There are some conversations that no parent or child is eager to have. Talking about physical and sexual abuse with your girl can be uncomfortable for both of you, but a look at the numbers tells us it’s a conversation that can’t wait.
Approximately 1 in 5 girls and 1 in 20 boys experience sexual abuse. In 2017, Child Protective Services investigated more than 3.5 million cases of alleged abuse against children. April is National Child Abuse Prevention Month, and an important reminder to start this conversation today.
Some families might shy away from exposing their children to recent allegations against pop stars, film makers, and organizations, but experts say this is actually an important opportunity to discuss abuse with kids. “Young girls and boys are watching and listening to everything around them,” says Girl Scouts’ developmental psychologist Dr. Andrea Bastiani Archibald. “They may not be discussing such issues in front of you, but they’re almost definitely thinking about them, and they may even be discussing issues of violence and abuse in the lunchroom at school, or following conversations on social media. By addressing the topics of sexual violence and abuse head-on, parents and guardians can make sure their girls get the facts, understand that they can discuss these topics at home, and know how to be a good friend to peers who might be dealing with abuse.”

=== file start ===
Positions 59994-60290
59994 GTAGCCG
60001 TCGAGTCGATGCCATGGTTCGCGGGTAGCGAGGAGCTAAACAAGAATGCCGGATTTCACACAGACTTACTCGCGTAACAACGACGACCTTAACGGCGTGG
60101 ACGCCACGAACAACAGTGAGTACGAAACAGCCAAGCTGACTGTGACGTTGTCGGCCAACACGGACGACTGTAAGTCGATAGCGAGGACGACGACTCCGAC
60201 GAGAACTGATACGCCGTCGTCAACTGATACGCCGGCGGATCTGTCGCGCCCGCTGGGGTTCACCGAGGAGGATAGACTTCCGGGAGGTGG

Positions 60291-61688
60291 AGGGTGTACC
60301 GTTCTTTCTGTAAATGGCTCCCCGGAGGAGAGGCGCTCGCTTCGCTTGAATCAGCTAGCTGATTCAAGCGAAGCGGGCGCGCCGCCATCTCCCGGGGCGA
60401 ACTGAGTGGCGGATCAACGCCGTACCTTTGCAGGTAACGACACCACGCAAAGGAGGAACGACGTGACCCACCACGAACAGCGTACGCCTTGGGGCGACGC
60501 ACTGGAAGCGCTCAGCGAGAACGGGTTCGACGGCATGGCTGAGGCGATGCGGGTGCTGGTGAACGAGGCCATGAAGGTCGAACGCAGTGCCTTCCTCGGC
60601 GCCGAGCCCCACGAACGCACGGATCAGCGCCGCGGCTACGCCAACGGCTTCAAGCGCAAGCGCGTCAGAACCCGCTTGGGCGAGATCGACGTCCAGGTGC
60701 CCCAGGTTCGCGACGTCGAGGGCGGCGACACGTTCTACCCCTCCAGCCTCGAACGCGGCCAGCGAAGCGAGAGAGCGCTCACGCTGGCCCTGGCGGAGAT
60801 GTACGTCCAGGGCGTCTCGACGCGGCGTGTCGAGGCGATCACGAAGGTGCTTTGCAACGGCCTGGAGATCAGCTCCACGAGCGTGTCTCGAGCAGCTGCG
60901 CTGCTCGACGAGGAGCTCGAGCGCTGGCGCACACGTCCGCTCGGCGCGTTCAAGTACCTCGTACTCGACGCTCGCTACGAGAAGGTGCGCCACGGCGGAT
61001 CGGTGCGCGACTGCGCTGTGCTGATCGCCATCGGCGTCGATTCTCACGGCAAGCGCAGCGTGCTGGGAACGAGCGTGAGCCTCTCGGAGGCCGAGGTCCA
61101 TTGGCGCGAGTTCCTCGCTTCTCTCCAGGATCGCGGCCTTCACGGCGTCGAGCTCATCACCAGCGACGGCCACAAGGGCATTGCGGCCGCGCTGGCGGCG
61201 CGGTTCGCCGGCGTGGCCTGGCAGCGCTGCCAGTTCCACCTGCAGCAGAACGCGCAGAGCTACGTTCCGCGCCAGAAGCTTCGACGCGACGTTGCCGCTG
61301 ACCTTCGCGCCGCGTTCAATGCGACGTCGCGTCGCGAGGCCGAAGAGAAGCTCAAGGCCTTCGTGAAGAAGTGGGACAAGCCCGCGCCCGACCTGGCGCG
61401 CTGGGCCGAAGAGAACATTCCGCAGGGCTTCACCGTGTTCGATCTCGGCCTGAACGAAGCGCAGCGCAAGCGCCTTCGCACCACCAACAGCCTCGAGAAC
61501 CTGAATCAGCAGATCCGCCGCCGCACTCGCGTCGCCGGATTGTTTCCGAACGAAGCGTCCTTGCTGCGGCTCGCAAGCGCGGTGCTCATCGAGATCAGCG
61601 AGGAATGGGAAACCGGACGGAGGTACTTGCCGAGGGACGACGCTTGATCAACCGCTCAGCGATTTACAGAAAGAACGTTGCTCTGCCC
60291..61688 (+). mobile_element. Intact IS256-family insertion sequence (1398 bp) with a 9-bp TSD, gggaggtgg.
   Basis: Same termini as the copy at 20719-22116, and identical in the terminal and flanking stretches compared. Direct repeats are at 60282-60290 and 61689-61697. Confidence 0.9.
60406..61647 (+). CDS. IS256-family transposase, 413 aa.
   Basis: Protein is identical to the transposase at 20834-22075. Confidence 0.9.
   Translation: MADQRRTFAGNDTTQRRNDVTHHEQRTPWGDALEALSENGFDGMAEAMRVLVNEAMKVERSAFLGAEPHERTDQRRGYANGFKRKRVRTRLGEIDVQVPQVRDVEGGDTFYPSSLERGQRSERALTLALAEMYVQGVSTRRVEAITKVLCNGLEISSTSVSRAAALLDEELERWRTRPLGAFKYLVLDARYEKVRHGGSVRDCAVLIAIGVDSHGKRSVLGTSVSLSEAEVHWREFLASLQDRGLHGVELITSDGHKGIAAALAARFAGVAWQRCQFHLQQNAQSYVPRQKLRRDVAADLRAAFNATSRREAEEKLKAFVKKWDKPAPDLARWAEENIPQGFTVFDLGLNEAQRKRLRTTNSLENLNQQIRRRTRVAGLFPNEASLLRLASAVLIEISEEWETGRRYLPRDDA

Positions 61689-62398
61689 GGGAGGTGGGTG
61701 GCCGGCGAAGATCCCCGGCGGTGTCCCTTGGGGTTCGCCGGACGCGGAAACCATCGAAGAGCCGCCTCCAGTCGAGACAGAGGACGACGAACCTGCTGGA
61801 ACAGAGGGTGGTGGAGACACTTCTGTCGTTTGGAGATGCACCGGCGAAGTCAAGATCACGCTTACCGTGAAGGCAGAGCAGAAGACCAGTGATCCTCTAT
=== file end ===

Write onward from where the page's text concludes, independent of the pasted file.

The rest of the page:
Still, the idea of this conversation can be daunting. Nobody wants to scare their child into thinking bad things will happen to them, but on the other hand, not discussing it leaves your girl more vulnerable.
Here are a few points you’ll want to make sure to cover:
Keep in mind that these conversations aren’t a one-and-done type of thing. By discussing the issues of physical and sexual abuse early and often in an age-appropriate way, your girl will be more likely to feel comfortable telling you if someone has hurt her. It may never be an easy conversation to have, but the more times you bring it up, the easier it will get.
Sexual violence and abuse can have a ripple effect. Even just hearing that a loved one has gone through something so horrible can cause nightmares, regressive behaviors like bedwetting, or signs of anxiety-like recurring headaches and stomachaches. If your girl is having a tough time, there’s no need to take this on alone. Reach out to your school counselor or a medical professional for resources and additional help.
It's our job to let girls know that we take what happens to them seriously.